The adrenaline response can be reduced. The adrenaline response is a stress response from the release of the hormone adrenaline (epinephrine) from the adrenal glands, located on top of the kidneys. The adrenaline response is also known as the fight or flight response. The fight or flight response occurs in reaction to a danger in the environment, and it improves your chance of survival when presented with a life-threatening danger. The fight or flight response is automatic, and instantaneous, as it only takes a few seconds to kick in. When you sense a danger in the environment, the amygdala, a part of the brain, senses the danger and signals the hypothalamus and pituitary gland, which in turn signals the adrenal glands to release adrenaline. Adrenaline triggers the body to prepare to fight, or run from the danger. So you have an increase in heart rate, increased breathing rate, shunting of blood from the skin to the skeletal muscles, increased sweating, and you have a tensing of the skeletal muscles to prepare to fight or run. So the fight or flight response, the adrenaline response, is adaptive to help you increase your chance of survival should you encounter a life-threatening danger, like a mugger or a natural disaster.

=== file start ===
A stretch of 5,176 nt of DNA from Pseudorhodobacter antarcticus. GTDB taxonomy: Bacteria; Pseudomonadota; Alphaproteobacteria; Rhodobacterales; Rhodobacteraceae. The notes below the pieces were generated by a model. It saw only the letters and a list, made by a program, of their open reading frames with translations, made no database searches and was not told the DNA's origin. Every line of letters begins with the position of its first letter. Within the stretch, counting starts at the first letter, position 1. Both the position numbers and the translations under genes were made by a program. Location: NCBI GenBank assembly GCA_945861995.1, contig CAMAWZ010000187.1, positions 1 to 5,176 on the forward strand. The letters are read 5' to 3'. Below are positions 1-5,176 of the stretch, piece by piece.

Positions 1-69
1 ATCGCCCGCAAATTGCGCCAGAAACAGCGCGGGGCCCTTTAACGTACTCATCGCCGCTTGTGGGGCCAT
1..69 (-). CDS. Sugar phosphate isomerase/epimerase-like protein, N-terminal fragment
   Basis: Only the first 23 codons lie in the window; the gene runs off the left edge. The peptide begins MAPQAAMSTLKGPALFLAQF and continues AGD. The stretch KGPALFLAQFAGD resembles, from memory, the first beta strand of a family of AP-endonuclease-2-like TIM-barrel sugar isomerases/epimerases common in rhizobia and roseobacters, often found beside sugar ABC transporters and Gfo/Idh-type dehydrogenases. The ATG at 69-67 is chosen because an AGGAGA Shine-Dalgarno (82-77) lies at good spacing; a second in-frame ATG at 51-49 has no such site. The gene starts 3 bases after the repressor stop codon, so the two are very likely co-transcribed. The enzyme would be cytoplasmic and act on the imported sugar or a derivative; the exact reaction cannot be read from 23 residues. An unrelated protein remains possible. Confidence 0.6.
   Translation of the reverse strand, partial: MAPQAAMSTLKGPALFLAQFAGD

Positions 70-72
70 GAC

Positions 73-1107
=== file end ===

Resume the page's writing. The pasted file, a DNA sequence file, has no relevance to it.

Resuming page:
Unfortunately, if you have anxiety, it also triggers the adrenaline response. The brain and body make no distinction between fear from real danger and fear of some future danger (anxiety). The adrenaline response was meant to be effective for short bursts of time to ward off a real danger, as so much energy and transformation is needed to prepare for battle. But anxiety is usually a long-lasting, chronic affair, so the anxiety triggers the adrenaline response on an extended state of hypervigilance and readiness for battle, a battle that may never come as it comes more from your thoughts than from a real danger in the environment. Chronic activation of the adrenaline response leads to fatigue, muscular tension, high blood pressure, diabetes, and cardiovascular problems.
So how do you reduce your adrenaline response? The best way to reduce your adrenaline response is to reduce your anxiety symptoms. You can eradicate your anxiety symptoms by first figuring out what type of anxiety you have, then following a treatment plan based on your type of anxiety and based on an anxiety test.